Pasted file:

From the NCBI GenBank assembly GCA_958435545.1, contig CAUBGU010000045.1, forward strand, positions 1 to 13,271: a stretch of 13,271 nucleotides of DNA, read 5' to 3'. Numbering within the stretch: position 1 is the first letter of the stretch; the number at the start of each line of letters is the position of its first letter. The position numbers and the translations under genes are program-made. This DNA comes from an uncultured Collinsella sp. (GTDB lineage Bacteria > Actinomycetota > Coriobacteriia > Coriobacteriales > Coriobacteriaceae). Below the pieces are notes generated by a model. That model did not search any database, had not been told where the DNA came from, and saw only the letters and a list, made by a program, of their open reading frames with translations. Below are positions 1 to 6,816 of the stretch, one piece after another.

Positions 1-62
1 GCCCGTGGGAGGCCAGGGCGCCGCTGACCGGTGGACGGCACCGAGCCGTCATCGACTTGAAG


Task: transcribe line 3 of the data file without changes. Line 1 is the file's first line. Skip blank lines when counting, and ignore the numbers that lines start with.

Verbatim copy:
1 GCCCGTGGGAGGCCAGGGCGCCGCTGACCGGTGGACGGCACCGAGCCGTCATCGACTTGAAG